Tax receipts are down, joblessness is up. The economic stability of small businesses and households throughout Colorado remains jeopardized by the COVID-19 pandemic and racial tensions that are fomenting destructive riots.
What a perfect time to suffocate the state’s second-largest industry — oil and gas extraction.
That is exactly what the new activist-run Colorado Oil & Gas Conservation Commission plans to do in the country’s fifth-largest oil-and-gas producing state. The commission last week approved a “preliminary final vote” establishing 2,000-foot setback rules for drilling and fracking operations.
That’s enough setback to render a significant amount of underground resources useless, but it is worse than that. The setbacks are not from any occupiable structure to the wellhead.
Instead, they are from any occupiable structure to the outside perimeter of any oil-and-gas producing property. In some cases, that will add another 400 feet. That makes the new setbacks almost as large as the 2,500-foot setbacks rejected by nearly 60% of voters when they opposed Proposition 112 just two years ago.
Voters rejected the setbacks because they are well aware the oil and gas industry pays good salaries that keep Colorado’s economy vibrant. Voters know oil and gas tax revenues fund education. Energy made Colorado’s economy the strongest in the country because the state’s oil and gas production quadrupled between 2005 and 2015.
Because oil and gas are so vital to our economic welfare, and to the country’s sovereignty and ability to avoid going to war, Colorado’s oil and gas regulatory agency has for generations been charged with protecting production.
After voters trounced Prop 112, doctrinaire left-wing politicians in the Legislature chose to overturn the will of the people they supposedly represent. They approved Senate Bill 181 in 2019. Incredibly, Democratic Gov. Jared Polis jeopardized his state’s economy by signing it into law.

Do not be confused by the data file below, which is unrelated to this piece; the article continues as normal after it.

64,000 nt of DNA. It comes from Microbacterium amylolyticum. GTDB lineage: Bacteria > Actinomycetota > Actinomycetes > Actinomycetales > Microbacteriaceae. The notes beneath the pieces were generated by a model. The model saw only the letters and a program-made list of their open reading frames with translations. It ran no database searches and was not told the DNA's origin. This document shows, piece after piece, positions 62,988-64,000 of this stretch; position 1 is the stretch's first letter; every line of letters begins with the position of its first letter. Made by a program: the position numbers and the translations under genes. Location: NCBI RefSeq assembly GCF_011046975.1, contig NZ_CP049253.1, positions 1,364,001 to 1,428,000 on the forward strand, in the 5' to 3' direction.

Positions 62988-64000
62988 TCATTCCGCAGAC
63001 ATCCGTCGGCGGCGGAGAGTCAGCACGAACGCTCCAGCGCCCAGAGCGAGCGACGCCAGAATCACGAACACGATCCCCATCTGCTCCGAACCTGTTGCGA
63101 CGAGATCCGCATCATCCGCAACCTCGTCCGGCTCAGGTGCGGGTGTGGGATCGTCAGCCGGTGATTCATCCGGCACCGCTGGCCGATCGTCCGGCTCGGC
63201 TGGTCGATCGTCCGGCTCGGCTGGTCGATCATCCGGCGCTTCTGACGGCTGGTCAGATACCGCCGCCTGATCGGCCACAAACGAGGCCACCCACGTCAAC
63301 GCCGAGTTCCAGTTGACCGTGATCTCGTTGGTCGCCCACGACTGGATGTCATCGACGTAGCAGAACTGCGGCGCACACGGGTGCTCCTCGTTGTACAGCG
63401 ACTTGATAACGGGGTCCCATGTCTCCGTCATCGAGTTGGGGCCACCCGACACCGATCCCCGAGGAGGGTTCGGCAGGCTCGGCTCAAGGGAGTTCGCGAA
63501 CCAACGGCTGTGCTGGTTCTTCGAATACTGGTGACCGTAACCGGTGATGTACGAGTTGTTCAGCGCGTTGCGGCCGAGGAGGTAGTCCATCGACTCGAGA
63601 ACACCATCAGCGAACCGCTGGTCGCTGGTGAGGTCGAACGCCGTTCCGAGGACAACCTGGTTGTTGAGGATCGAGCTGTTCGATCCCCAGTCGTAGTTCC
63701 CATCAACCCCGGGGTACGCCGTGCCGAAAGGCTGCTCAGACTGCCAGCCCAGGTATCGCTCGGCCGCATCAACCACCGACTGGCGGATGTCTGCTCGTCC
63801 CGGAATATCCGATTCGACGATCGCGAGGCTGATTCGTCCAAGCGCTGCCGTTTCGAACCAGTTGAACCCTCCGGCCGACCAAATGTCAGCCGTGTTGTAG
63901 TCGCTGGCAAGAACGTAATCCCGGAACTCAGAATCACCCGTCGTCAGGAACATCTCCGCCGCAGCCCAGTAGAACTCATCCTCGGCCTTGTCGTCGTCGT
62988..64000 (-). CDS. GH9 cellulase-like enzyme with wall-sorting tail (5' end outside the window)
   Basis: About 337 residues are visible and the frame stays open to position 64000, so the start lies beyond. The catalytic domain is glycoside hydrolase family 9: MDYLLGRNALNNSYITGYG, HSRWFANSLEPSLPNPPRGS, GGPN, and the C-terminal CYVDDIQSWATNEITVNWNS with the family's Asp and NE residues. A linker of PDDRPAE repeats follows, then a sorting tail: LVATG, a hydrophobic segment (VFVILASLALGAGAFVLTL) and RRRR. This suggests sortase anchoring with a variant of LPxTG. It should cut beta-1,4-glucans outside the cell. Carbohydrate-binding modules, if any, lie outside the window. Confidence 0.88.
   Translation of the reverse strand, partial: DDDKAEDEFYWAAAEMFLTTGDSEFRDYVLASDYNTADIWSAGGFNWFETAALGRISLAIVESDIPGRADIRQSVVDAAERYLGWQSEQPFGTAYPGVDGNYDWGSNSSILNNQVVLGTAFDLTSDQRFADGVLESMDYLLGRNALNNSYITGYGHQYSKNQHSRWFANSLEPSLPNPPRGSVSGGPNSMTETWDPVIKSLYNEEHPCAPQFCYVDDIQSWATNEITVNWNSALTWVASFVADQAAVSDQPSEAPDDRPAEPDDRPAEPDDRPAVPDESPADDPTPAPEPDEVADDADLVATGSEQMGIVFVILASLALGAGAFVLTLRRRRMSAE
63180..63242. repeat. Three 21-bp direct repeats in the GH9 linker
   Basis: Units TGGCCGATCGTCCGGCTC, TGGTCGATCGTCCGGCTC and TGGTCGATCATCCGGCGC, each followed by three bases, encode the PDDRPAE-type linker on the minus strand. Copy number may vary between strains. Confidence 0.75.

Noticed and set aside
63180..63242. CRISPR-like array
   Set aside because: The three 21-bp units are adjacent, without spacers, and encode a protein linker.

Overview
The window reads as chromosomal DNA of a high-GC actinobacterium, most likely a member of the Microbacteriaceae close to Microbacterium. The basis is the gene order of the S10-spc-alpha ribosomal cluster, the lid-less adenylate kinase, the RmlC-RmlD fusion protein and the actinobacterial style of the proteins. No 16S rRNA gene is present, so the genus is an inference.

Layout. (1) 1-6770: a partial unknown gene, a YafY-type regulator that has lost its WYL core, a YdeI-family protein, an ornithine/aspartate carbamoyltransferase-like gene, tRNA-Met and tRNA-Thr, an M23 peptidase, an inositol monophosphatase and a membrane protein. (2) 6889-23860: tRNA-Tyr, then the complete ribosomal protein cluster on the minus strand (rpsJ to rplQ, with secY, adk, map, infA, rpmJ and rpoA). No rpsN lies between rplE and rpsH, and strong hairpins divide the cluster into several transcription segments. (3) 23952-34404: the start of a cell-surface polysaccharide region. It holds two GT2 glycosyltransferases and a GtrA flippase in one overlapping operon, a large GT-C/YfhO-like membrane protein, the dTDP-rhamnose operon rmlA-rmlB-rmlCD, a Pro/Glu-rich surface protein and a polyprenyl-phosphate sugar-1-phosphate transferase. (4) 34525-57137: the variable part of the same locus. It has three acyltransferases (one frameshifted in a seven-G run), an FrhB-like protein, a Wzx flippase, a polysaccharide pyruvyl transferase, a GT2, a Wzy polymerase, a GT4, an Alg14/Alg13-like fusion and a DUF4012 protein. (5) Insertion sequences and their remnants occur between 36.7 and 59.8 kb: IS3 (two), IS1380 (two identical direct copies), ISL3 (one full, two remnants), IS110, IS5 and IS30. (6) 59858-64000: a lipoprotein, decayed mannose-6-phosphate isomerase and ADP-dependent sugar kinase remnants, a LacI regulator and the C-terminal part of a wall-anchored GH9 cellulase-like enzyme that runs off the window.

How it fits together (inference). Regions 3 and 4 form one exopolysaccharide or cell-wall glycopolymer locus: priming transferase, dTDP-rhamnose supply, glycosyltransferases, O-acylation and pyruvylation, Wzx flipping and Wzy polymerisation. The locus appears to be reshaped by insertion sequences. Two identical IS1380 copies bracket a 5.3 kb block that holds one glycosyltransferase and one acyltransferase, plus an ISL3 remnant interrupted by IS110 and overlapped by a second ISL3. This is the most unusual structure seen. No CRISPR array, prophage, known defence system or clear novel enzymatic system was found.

The new law made the oil and gas commission’s top priority the protection of health, safety, the environment and wildlife resources the top priority.
Nothing in the new directive mentions protecting jobs, the economy, or tax revenues essential to health, education, transportation, public safety and various other essential services.
To carry out its new save-the-planet mission, the law requires the governor to stack the commission with commissioners specializing in environmental protection, wildlife protection, public health, and soil conservation or reclamation. Under these rules, the commission will consist of no one with expertise in economics.
By making health, safety and the environment the commission’s only priority, commissioners would be justified in doing whatever possible to shut down the industry. One can easily argue some form of environmental benefit in having no oil and gas production.
The new setbacks will make Colorado an expensive and undesirable state in which to extract energy. The state had the most onerous regulations in the country, and with this “preliminary final” ruling almost no one will want to invest in new drilling operations.
Oil-and-gas production pays at least $600 million a year to fund K-12 and higher education. Studies have shown the industry, directly and indirectly, supports 250,000 Colorado jobs. Thousands of those are jobs that pay blue-collar workers significantly more than they will make doing anything else.
Oil and gas companies occupy more than 20% of downtown office space in Denver, which we can expect to gradually go vacant as these regulations prevent companies from pursuing new operations when their existing wells stop producing. When they go vacant, expect to see the demise of restaurants, bars and coffee shops that depend on customers with good-paying jobs in nearby office buildings.
This attempt to cripple our second-largest industry will hurt Coloradans. It will probably take a toll on the environment and public health, as well, because nothing buys open space, conservation, and health care like money generated by an economy based on abundant and affordable energy.
Colorado cannot afford to suffocate oil and gas production. Doing so would hurt the state badly during normal times. In these times, as we struggle just to stay on our feet with visions of returning to normal, this move could make the country’s best economy rank among the worst.
Then we will see the devastation poverty wreaks on public health and the environment. We will long for the days we produced more oil and gas.
The Gazette Editorial Board